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It’s annual meeting time in Japan, and the final reports for fiscal year 2014 are trickling in. (In Japan, the fiscal year starts on April 1 and runs through March 31.)

Given all of the financial misery that Japan Inc. has been enduring for the past four years, you’d probably cringe before opening the latest consolidated financial statements. Yet, there was a surprise this time.

Let’s look at two of the dominant CE brands in Japan – Panasonic and Sony. The former company grabbed some headlines last year when it announced an exit from the plasma display panel (PDP) business, effective 12/31/13. For years, plasma displays and televisions were synonymous with Panasonic – they dominated the market and provided most of the technological breakthroughs that led to the (still to this day, IMHO) “best in class” televisions on the market.

Sometimes “best’ doesn’t always win. Plasma TV shipments and sales had been in steady decline for the past seven years as more and more consumers chose LCD TVs, particularly after 1080p resolution became widespread and national discounters like Vizio forced prices down to bargain-basement levels.

2013’s final numbers from NPD DisplaySearch show that plasma TV shipments from all brands (Panasonic, Samsung, and LG) accounted for slightly more than 4% of the global TV market. You don’t need a weatherman to know which way the wind blows, and Panasonic – who had been in the midst of a massive review of all 80+ of its business units – did the right thing and quickly cut its losses, however painful that may have been.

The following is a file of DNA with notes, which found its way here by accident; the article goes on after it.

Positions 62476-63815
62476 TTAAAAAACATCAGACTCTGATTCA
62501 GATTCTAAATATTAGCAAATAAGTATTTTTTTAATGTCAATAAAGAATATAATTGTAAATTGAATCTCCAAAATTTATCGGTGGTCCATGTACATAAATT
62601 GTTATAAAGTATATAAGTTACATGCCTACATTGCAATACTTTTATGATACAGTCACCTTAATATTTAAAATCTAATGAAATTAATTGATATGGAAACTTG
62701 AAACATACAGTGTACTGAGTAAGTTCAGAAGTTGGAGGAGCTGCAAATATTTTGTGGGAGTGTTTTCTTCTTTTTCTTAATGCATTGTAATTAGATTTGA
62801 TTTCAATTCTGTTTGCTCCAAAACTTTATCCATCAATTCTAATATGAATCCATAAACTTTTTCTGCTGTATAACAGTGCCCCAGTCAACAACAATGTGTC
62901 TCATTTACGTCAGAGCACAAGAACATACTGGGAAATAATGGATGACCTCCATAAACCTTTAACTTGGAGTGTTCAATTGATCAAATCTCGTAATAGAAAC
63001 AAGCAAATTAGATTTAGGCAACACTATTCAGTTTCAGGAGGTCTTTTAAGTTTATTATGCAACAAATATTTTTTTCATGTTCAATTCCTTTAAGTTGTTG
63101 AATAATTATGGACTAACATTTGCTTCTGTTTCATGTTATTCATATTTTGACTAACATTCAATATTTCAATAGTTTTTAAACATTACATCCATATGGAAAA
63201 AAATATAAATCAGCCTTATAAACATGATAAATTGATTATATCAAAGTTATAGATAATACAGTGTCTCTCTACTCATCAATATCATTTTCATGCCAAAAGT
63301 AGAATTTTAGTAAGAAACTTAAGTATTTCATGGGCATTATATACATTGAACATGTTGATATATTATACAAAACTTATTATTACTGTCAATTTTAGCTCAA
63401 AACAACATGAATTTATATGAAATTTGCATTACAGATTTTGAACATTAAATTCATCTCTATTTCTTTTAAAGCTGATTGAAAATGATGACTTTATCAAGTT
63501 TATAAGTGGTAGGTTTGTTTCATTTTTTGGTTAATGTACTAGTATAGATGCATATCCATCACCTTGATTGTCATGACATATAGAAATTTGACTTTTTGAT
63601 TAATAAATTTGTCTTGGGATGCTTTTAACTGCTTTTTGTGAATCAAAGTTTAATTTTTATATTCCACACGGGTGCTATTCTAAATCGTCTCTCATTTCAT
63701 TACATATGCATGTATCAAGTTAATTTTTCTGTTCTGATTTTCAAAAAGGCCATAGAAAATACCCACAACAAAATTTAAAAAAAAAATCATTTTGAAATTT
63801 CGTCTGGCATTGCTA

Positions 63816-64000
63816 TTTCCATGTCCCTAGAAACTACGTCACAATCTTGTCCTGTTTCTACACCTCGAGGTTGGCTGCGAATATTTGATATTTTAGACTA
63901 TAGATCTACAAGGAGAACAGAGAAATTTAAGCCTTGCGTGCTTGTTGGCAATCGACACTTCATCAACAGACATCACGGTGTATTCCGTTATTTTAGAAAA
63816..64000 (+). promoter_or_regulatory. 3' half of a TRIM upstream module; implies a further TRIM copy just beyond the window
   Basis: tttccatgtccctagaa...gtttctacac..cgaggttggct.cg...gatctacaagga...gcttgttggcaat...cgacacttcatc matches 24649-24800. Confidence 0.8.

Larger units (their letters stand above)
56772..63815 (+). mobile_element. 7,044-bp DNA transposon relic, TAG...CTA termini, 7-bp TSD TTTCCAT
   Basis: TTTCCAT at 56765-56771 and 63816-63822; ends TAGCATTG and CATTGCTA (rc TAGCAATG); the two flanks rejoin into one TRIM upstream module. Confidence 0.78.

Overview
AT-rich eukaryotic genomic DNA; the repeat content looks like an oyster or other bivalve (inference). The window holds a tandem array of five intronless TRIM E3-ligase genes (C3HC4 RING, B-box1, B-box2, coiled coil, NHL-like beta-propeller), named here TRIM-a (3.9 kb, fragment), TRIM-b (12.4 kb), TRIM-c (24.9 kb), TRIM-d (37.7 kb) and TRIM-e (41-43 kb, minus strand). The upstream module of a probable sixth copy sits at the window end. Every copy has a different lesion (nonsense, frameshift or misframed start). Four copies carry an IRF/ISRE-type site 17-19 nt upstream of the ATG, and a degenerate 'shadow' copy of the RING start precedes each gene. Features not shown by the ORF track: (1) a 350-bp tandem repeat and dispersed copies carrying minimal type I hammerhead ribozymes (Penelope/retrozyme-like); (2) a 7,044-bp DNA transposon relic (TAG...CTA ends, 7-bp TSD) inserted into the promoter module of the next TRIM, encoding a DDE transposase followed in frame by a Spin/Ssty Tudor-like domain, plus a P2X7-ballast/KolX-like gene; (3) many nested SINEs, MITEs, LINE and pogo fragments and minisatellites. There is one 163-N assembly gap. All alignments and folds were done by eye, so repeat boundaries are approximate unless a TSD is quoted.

Now, it appears all of that aggressive restructuring and cost-cutting has paid off. For FY 2014, Panasonic posted a net profit of about ¥120.4 billion, or $1.18B USD. That represents a spectacular turnaround from a ¥754 billion loss in FY 2013, or about $7B USD.

In addition to the money-losing plasma operations, Panasonic also jettisoned its mobile phone business. (Didn’t know they made mobile phones? Neither did most people.) Along with slimming down underperforming business units, finishing the acquisition of Sanyo and all costs associated with it, and shifting their focus to everything from energy storage solutions to Lumix cameras, the company realized an operating profit of ¥305 billion ($2.3B) for the fiscal year.

Now, on to Sony, who has struggled to maintain profitability for several years, thanks in part to the never-ending red ink generated by its television business unit. Sony won’t post its final numbers until May 15, but an advisory went out on May 1 saying that they won’t be pretty – and in fact will be worse than previous guidance suggested.

The company now is forecasting an operating income of ¥26 billion ($255M USD) for FY 2014 when all is said and done. That number represents a steep drop of 67% from the company’s original forecast of ¥80 billion ($783M USD). Sony identified two primary reasons for the drop in income. I’ll quote from the company’s press release: